Millets are known for their high nutritional content compared to commonly grown cereals like wheat, rice, or corn. They contribute to human and animal health, including that of mothers and their young. Millets provide dietary fiber, antioxidants, protein, and minerals including iron. They are gluten free with a low glycemic index to address intolerances and diabetes.
Millets were among the first plants to be domesticated and serve as a traditional staple crop for millions of farmers in Sub-Saharan Africa and Asia. They encompass a diverse group of cereals including pearl, proso, foxtail, barnyard, little, kodo, browntop, sorghum and teff. Millets can grow on poor soils with little inputs, are resistant or tolerant to many crop diseases and pests and can survive adverse climatic conditions. The genetic diversity of millets offers opportunities for economic development through income generating activities in the food sector or in niche markets for specific professional applications in pharmaceuticals and therapeutics.
The United Nations General Assembly declared this year as the International Year of Millets IYM 2023. The year aims to raise global awareness on the multiple benefits of millets including their nutritional and health benefits and suitability for cultivation under adverse and changing climatic conditions.
Historical & Production
Millets have been used since prehistoric times in Asia, Africa, and Europe. In China, records of culture of proso millet extend back to 2000 BC. It is the chief cereal in parts of India, Africa, and Russia. Millets were widely grown in Europe during the Middle Ages and were one of the principal foods of the poorer people of Rome and of Europe generally. During the 19th century in Europe, the millets were gradually superseded by wheat, rye, rice, corn, and potatoes.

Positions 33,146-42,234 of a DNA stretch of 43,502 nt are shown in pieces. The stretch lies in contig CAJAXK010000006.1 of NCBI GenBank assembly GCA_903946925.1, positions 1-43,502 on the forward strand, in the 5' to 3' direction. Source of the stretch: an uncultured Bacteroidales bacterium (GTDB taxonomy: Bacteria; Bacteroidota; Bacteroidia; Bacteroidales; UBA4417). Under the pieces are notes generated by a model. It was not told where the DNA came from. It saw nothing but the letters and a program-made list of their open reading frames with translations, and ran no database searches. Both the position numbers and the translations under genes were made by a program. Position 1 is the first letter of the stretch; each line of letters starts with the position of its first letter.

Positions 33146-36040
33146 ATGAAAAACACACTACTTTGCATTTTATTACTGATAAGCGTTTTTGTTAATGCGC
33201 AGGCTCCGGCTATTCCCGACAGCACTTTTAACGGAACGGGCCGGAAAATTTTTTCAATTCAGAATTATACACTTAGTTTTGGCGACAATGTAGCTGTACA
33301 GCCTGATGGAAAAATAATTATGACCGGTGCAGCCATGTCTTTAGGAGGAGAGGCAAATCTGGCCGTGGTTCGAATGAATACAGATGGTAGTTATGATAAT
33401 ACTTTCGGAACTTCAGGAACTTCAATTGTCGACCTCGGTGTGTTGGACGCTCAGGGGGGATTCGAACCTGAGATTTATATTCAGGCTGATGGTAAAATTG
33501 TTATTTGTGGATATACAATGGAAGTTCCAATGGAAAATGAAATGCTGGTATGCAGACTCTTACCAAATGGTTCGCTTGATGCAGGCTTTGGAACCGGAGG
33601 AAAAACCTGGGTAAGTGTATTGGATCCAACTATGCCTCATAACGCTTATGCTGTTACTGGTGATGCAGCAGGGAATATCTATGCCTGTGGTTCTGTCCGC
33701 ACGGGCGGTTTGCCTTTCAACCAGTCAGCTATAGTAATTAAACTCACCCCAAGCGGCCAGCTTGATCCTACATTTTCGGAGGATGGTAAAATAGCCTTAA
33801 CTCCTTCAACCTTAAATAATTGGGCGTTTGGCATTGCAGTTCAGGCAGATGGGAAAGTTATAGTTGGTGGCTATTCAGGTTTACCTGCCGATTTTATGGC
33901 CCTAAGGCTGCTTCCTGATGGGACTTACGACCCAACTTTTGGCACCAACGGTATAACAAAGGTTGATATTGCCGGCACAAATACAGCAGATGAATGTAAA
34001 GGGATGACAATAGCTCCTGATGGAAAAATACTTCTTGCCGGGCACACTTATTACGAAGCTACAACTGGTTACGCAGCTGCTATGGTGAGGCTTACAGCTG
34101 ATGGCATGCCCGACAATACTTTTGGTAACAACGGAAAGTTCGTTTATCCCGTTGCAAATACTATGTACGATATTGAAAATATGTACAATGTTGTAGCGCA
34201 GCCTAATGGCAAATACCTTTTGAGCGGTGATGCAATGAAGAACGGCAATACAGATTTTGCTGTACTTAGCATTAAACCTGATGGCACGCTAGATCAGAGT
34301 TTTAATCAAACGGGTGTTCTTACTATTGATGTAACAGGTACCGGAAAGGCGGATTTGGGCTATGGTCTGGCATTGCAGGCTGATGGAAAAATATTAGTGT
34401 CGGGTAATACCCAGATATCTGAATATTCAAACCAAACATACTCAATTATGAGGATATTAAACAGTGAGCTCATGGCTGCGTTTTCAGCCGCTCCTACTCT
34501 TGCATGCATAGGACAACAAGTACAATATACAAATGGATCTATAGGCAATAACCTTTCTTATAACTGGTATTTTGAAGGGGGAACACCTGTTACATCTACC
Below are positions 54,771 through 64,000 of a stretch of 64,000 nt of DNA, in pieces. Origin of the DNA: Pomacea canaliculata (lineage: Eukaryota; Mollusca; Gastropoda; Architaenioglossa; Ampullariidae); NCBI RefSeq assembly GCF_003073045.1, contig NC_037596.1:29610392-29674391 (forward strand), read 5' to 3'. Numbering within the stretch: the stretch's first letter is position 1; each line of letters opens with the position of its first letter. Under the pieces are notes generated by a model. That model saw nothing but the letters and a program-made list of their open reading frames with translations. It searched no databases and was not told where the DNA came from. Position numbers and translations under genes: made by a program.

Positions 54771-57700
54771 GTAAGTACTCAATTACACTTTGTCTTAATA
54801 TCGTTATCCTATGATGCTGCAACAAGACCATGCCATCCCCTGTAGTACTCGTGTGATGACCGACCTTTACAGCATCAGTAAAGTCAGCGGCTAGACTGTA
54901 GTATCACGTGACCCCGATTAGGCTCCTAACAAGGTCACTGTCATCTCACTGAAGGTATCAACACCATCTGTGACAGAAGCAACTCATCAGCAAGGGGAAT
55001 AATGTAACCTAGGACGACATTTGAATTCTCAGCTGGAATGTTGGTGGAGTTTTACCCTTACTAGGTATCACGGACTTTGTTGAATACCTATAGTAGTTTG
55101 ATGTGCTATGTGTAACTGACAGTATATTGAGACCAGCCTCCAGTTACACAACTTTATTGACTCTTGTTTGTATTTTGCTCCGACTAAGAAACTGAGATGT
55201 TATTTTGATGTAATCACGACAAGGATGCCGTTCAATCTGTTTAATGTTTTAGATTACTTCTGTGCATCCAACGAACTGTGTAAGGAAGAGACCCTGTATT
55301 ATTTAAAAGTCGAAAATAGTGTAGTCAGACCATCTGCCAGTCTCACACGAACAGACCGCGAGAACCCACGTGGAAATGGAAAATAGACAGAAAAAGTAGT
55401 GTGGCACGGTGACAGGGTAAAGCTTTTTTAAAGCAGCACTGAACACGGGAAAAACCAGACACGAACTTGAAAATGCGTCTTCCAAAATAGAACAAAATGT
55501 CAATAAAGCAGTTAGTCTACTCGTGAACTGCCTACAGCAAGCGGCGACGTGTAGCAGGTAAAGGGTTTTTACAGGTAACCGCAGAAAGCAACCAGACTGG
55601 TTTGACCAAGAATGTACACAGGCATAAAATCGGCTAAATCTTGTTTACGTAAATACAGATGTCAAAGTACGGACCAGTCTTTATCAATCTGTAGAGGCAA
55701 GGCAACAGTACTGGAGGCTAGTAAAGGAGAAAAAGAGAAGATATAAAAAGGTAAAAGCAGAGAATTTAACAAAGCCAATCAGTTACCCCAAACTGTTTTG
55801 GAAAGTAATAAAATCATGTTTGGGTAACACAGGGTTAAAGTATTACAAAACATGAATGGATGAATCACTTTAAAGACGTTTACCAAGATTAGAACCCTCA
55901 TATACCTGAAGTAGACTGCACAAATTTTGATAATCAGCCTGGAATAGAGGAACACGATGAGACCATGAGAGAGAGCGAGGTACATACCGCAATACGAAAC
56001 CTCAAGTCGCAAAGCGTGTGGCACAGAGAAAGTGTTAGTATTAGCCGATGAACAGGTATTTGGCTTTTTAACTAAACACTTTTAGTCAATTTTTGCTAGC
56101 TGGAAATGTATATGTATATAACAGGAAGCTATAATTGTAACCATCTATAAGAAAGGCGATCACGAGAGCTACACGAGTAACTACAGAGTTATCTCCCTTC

In 2022, the world production of millets was over 30 million tonnes (USDA-IPAD), mostly from Asia and Africa.
However, the production and consumption of millets has persisted to a greater extent in Eastern Europe and Eurasia. Most millets grown in North America are used to feed livestock and for birdseed, but millets are an important subsistence food and a staple for one-third of the world’s human population, including parts of Asia, Africa, China and Russia. They are generally suited to less fertile soils and poorer growing conditions than most other cereal grains, and indeed crops such as corn (maize), wheat, and rice do not thrive where millets are grown.
Proso millet (Panicum miliaceum L.) was first introduced to Canada in the 17th century and was used in a limited way as a forage crop in the early 1900s. It apparently did not produce sufficiently high yields of either forage or grain to compete with the established cereals and forages of that time, so it gradually disappeared. By the early 1970s, scattered reports were being received of a weedy grass escaping herbicide treatments in corn and bean fields. This turned out to be proso millet which could be a serious threat to corn production. The lack of adequate chemical control measures may lead to significant corn grain losses (OMAFRA).
The only significant millet crop in Canada is proso millet, cultivated mostly in the Canadian prairies and in Ontario. Within recent years a demand for birdseed renewed interest in proso millet. Some Ontario farmers are growing proso millet for this market. The varieties grown are normally those with white, tan, or reddish coloured seeds and are like crops used in the early 1900s.
For more information about the IYM 2023, visit the website: https://www.fao.org/millets-2023